So you want to be a detective? Fantastic! That’s what this site is all about. But being a professional detective is not all bright lights and high fives like on TV. The work is often gruelling. And that’s true for all types of detectives: police detectives (homicide), crime scene investigators, and PI’s, to name a few. Your job may require you carry out surveillance, conduct probing interviews, examine evidence in excruciating detail, and participate in arrests and raids.
Becoming a Detective
Is it Right For You?
Being a detective is one of the more stressful jobs in the United States. It is not for everyone. You will be required to put in long detail-oriented hours. You may witness some disturbing crime scenes, in person or through media files. The job can take its toll on the toughest of people; physically and emotionally.
Detective jobs cover a wide array of skills and duties, so you might be suited for one job but not another. For example, homicide detectives spend a lot of time on the streets, interviewing witnesses and following leads. Crime scene investigators spend most of their time inside a lab. Both careers still demand incredible focus and are stressful in their own right. But you can see why choosing the right kind of detective is so important. Research the different careers and assess your own strengths and weaknesses to find the best fit.
Getting the right education.
There is no “detective school” per say. Each job has unique educational requirements. Forensic detectives will be required to have a specialized education in either a Masters or Doctorate. Other careers such as police detectives more value experience and personality.
To become a police detective, you need to serve at least 5 years as a patrol officer. Most of the police departments in the US will require at least a high school diploma while recruiting a patrol officer. The US Bureau of Labor Statistics reports that many officers also hold a degree. Some departments prefer recruits who have a background in criminal justice while others might only look for a bachelor’s degree. Knowledge of foreign languages is always a major asset.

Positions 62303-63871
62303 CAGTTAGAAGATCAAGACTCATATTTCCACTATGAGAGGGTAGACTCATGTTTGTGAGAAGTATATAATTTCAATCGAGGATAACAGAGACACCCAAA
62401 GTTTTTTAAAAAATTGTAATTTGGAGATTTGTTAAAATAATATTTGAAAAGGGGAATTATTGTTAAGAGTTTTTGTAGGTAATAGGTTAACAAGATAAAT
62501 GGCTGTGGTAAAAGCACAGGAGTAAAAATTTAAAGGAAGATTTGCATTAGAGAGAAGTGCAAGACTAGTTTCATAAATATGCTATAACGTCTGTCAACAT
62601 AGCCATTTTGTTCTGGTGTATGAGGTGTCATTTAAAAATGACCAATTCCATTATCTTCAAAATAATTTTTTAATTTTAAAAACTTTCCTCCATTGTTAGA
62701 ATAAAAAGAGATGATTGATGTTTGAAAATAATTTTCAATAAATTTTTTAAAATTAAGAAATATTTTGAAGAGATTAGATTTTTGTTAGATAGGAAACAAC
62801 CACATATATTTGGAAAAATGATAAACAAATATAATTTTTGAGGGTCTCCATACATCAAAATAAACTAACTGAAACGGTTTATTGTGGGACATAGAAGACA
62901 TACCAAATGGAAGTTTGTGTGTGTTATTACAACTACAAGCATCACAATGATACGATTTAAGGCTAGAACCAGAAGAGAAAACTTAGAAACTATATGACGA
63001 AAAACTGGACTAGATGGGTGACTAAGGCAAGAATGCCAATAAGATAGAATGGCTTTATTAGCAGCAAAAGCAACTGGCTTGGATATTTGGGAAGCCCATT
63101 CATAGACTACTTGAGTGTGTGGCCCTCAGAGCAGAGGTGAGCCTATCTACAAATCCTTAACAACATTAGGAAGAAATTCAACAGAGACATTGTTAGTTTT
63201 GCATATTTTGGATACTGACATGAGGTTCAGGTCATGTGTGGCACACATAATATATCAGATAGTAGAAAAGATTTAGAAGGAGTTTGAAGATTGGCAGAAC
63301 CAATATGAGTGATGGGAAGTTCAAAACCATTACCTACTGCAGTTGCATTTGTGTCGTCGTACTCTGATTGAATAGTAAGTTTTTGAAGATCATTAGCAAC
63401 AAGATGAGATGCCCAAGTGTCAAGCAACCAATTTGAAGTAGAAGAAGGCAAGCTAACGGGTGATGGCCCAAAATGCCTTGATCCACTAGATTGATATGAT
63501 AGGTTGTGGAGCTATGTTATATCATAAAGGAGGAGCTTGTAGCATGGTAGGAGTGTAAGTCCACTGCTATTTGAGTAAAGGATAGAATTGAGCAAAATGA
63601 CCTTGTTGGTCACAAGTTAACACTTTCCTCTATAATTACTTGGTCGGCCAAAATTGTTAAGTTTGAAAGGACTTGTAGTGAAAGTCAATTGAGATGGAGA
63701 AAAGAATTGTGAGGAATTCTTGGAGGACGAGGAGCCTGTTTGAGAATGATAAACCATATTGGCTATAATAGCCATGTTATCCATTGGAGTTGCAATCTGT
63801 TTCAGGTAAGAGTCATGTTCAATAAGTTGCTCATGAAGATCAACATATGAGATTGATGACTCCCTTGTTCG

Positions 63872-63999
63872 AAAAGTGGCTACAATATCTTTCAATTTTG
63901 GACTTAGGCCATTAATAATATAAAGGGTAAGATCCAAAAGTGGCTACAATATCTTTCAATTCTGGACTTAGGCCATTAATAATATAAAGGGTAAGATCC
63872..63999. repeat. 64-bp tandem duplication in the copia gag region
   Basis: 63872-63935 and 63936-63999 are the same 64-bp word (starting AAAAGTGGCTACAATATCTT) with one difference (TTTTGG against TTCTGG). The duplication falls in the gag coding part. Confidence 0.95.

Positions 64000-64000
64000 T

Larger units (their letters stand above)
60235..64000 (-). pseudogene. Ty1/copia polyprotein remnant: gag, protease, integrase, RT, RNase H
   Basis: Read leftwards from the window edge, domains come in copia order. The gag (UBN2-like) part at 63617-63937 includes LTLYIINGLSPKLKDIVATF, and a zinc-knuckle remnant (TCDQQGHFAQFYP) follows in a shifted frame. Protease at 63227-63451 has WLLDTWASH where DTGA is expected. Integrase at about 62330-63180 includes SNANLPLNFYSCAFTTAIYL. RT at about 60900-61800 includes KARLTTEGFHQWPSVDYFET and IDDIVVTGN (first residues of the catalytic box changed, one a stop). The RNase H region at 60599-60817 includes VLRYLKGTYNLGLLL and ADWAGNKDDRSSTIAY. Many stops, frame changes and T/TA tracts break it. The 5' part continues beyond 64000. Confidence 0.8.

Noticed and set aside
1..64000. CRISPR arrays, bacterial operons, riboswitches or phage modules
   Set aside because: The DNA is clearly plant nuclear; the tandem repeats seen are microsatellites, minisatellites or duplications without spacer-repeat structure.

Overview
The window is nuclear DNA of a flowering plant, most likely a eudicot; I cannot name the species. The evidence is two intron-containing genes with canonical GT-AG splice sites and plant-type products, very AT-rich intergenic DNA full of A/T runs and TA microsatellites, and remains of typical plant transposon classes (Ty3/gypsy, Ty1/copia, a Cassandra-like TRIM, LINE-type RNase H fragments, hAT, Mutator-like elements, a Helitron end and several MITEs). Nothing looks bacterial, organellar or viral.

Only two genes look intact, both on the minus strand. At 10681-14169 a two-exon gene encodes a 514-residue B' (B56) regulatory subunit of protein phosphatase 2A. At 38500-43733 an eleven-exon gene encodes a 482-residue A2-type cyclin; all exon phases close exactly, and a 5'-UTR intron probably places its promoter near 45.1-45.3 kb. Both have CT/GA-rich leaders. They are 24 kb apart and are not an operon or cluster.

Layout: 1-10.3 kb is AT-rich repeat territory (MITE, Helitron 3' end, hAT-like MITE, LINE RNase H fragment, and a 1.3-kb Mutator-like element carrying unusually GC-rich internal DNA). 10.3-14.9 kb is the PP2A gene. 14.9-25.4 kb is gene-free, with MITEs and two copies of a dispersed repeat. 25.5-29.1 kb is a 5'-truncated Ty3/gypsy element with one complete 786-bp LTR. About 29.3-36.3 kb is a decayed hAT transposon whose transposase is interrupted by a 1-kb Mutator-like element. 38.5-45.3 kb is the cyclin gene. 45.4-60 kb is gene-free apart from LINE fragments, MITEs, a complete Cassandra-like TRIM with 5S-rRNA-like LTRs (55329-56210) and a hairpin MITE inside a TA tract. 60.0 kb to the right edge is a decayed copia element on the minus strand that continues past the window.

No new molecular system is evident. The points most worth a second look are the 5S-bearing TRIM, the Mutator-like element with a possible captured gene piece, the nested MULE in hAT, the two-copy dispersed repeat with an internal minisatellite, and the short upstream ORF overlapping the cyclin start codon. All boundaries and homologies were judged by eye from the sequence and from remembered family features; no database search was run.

To become an FBI Agent then you will need some relevant work experience along with a Bachelor’s degree. Experience with the military or police service is advantageous. If you plan to work in the sector for financial frauds and crime, then it would be good to have experience as a financial analyst. Candidates are also required to clear medical, psychological, and physical tests. An extensive background check and an oral and written examination are also part of the process.
Cultivating the right skills.
Whether you join as a patrol officer or are appear for the position with the FBI or CIA, your skill-set will play an important role. You need to have an eye for detail and have strong analytical skills. Physical fitness is also an important consideration. The training program that you will go through will require you to be proficient in all these areas.
Getting the Job you Want
Getting through the application and interview process probably won’t be easy. These are serious job positions and will demand your best. Depending on what career you choose, you’ll be seeking employment by the government (local, state, federal) or a private company. Or maybe you’ll be self-employed if you are a PI. In that case you don’t need to impress an employer so much as a banker!
A Career Worth Pursuing
Working as a detective is a noble and exciting career pursuit. Dig deeper:
- Read more about becoming a detective.
- Explore the different detective types such as CIA, FBI, CSI, COP, and more. Read up on them and determine which fits your personality.
- Everything you need to know about private investigators.
- Learn tools and tricks the pros use such as fooling caller ID and using GPS for tracking.
- See how much detectives earn.
- Check out our famous detectives page.
- Various articles and resources for real enthusiasts!